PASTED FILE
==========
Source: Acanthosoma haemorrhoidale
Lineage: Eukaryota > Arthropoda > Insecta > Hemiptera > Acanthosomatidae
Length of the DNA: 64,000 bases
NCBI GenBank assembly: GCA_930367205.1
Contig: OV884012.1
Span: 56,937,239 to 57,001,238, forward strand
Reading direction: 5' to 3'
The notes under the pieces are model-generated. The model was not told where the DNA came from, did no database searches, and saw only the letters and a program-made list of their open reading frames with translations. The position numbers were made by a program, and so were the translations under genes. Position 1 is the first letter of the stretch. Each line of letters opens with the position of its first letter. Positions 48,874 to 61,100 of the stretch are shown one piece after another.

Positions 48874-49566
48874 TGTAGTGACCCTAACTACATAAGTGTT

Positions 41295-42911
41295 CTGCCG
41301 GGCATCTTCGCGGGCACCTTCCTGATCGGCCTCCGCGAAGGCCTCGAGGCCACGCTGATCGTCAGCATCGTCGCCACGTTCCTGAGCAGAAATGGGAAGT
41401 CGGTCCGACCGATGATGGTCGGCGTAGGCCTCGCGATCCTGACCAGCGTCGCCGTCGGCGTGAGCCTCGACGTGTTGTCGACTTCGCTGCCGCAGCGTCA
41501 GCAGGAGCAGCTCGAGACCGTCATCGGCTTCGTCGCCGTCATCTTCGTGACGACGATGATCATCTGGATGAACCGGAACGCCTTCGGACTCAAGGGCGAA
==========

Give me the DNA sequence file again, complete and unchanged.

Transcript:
Source: Acanthosoma haemorrhoidale
Lineage: Eukaryota > Arthropoda > Insecta > Hemiptera > Acanthosomatidae
Length of the DNA: 64,000 bases
NCBI GenBank assembly: GCA_930367205.1
Contig: OV884012.1
Span: 56,937,239 to 57,001,238, forward strand
Reading direction: 5' to 3'
The notes under the pieces are model-generated. The model was not told where the DNA came from, did no database searches, and saw only the letters and a program-made list of their open reading frames with translations. The position numbers were made by a program, and so were the translations under genes. Position 1 is the first letter of the stretch. Each line of letters opens with the position of its first letter. Positions 48,874 to 61,100 of the stretch are shown one piece after another.

Positions 48874-49566
48874 TGTAGTGACCCTAACTACATAAGTGTT

Positions 41295-42911
41295 CTGCCG
41301 GGCATCTTCGCGGGCACCTTCCTGATCGGCCTCCGCGAAGGCCTCGAGGCCACGCTGATCGTCAGCATCGTCGCCACGTTCCTGAGCAGAAATGGGAAGT
41401 CGGTCCGACCGATGATGGTCGGCGTAGGCCTCGCGATCCTGACCAGCGTCGCCGTCGGCGTGAGCCTCGACGTGTTGTCGACTTCGCTGCCGCAGCGTCA
41501 GCAGGAGCAGCTCGAGACCGTCATCGGCTTCGTCGCCGTCATCTTCGTGACGACGATGATCATCTGGATGAACCGGAACGCCTTCGGACTCAAGGGCGAA